Almost all runners, whether veterans or newcomers, poky or fleet, youthful or antique, share one bond. Someone soon will warn us that we are ruining our knees.
But accumulating research, including studies from Esculier and others, generally shows the reverse. In these studies, distance running does not wreck most runners’ knees and, instead, fortifies them, leaving joints sturdier and less damaged than if someone had never taken up the sport.
There are exceptions, though, so it is important to understand the nuances of the science, the unique history of your knees and the mechanics of what really happens behind our kneecaps with each stride we take.
Ever since the first marathon ended with the death of its entire field (consisting of the one soldier, Pheidippides), some people have been convinced running must be hard on us, especially our knees. An online survey conducted by Esculier and his colleagues, its results published this year in the Orthopaedic Journal of Sports Medicine, found more than half of the 2,514 respondents believed distance running damages knees.
This stubborn idea persists despite considerable evidence to the contrary. Study after study indicates running rarely causes or exacerbates arthritis in most runners’ knees, even older runners, who are at relatively high risk for arthritis.
Can running build stronger knees?
Shifting the public’s perceptions is hard, however, said Alister Hart, an orthopedic surgeon and research professor at University College London, who used to worry about his own knees, especially after he finished his first marathon and limped afterward for days. At that point, he decided, he should delve more deeply into the effects of this consuming activity on runners’ joints.
So, for a 2019 study, he and his orthopedic colleagues recruited 82 middle-aged, first-time racers who had signed up for the 2017 London Marathon. Few had done much, if any, previous running and none felt knee pain. The researchers scanned the runners’ knees before they began a structured, four-month training program and, again, two weeks after most completed the marathon. (Eleven dropped out during training.)
Interestingly, although none of the runners reported knee problems at the start, most of their first scans showed signs of incipient joint injuries, including cartilage tears and bone-marrow lesions, any of which could be early steps toward arthritis.
But this simmering damage had been partially reversed by training and racing. Two weeks after their first marathon, most of the runners’ existing bone marrow lesions had shrunk, as had much of their frayed cartilage.
But some runners showed symptoms of new, if slight, damage in the bones and cartilage right around their kneecaps, a part of the joint that absorbs much of the pounding from running. “We could not ignore this, since it likely happened because of the training and racing,” said Johann Henckel, a study co-author and also an orthopedic surgeon at University College London and the Royal National Orthopaedic Hospital. “So then, we had to ask, does this damage last or get worse?”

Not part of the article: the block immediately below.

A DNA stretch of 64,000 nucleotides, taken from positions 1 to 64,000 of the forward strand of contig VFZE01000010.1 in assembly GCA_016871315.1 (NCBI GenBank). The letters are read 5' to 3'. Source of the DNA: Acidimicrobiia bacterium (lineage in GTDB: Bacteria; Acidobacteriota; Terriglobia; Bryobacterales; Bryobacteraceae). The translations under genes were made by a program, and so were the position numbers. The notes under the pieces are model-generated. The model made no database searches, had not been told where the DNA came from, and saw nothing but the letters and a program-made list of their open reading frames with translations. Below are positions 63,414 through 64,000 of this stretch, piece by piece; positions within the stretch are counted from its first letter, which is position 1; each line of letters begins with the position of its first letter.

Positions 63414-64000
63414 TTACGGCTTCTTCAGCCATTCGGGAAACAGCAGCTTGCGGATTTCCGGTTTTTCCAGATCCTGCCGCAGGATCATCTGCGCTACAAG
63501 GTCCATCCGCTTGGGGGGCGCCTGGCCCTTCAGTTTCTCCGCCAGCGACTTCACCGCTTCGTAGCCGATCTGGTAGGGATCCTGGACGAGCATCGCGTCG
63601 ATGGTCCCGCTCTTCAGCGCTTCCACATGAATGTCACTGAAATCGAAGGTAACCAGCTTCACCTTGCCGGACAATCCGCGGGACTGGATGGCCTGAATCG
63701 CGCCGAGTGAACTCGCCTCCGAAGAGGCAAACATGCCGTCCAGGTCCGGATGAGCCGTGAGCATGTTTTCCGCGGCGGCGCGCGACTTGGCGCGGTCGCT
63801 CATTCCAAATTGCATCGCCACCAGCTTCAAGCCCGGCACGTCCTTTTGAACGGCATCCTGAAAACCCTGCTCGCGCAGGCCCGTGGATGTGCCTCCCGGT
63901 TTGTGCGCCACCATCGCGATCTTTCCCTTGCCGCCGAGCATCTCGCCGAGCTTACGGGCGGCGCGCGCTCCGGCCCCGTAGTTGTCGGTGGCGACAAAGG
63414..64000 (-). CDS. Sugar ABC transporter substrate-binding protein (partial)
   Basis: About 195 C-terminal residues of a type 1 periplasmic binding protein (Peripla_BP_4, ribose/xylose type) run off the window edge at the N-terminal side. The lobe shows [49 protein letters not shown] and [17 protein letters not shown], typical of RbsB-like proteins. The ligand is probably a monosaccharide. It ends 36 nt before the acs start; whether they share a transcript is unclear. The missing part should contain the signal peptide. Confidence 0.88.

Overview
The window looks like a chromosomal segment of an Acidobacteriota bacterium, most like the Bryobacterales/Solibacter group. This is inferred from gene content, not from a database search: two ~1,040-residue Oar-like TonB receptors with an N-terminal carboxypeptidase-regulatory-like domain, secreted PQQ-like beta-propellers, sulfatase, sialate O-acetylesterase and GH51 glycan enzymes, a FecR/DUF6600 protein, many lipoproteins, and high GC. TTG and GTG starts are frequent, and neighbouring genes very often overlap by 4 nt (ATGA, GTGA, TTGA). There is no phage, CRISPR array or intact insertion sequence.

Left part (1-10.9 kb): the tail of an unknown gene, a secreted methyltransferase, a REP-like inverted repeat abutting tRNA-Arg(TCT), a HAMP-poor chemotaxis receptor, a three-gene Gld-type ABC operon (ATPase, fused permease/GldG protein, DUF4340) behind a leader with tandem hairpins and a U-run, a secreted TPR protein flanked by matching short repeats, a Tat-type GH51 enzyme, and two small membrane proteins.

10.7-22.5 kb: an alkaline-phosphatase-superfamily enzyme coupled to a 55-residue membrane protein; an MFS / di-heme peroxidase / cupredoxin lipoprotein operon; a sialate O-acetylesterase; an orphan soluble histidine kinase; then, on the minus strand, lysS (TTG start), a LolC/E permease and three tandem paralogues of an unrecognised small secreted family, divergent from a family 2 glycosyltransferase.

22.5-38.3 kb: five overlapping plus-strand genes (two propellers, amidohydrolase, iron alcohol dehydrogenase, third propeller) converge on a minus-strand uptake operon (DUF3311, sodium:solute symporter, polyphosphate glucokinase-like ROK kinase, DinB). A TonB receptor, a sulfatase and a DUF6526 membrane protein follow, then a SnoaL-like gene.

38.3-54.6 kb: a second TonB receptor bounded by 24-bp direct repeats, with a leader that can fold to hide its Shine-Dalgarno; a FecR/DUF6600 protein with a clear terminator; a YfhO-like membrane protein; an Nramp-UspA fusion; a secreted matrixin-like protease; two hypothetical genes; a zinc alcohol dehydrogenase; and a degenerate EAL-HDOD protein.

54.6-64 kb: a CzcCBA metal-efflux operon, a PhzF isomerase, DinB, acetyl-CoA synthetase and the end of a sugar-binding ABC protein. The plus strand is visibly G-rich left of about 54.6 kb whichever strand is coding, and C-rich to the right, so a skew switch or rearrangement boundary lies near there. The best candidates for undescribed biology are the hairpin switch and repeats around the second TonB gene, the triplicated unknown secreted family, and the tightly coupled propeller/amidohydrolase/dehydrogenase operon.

If it did, running was harming people’s knees.
The scientist-surgeons helped settle that concern, though, with a follow-up study, published in 2020, during which they scanned the runners’ knees again, six months after their race. Most of them still ran, although with reduced mileage.
The new scans showed their knees were healthier now than in the weeks right after the marathon. Many of the lesions and tears that had begun shrinking during training were smaller and the fresh damage seen around some kneecaps had largely dissipated, with few remaining signs of lesions and tears.
“I feel comfortable at this point saying running should not harm most people’s knees and can, in fact, be beneficial,” Hart said.
How, though, does running revamp knees?
Hart and his colleagues believe running strengthens the major leg muscles supporting the knee, allowing them to take on and offload more of the strains involved in repeatedly striking the ground.
Plump up the cartilage
The knee’s cartilage probably also bulks up, thanks to the repeated squishing it receives during running, Esculier said. “For a long time, we thought that cartilage could not adapt” to running or other activities, he said, because it lacks blood supply and nerves. “But in fact, cartilage does adapt,” he said, “by becoming stronger and more tolerant to compression.”
In a 2022 review of past MRI studies he co-wrote, he and his colleagues found evidence that the knee’s cartilage flattens immediately after a run, but then bounces back into shape within a few hours. With long-term recreational running, he said, the cartilage probably thickens, although that possibility still needs to be studied.
“Bottom line is that cartilage does become more robust” with running, Esculier said.
Some runners will develop knee injuries or arthritis, though. So will many non-runners. A helpful online summary of the science of knees and running, created by Esculier and others, points out that people who are overweight, past age 50, with a family history of arthritis or a personal history of knee injuries face a substantially higher risk of knee problems than other people, whether they run.
“If running makes your knees hurt, you don’t have to run,” Hart said. “It’s fine to try something else.” He cross-trains with cycling, he says, and his research group is studying how biking affects joints.
But even confirmed skeptics might find sturdier knees and other solace in running, if they try it. Hart remembers recently presenting his group’s findings about running and knee health to other physicians. One of them, he said, “told me he just didn’t believe it.” But a few weeks later, he saw the man jogging in London’s Regent’s Park.
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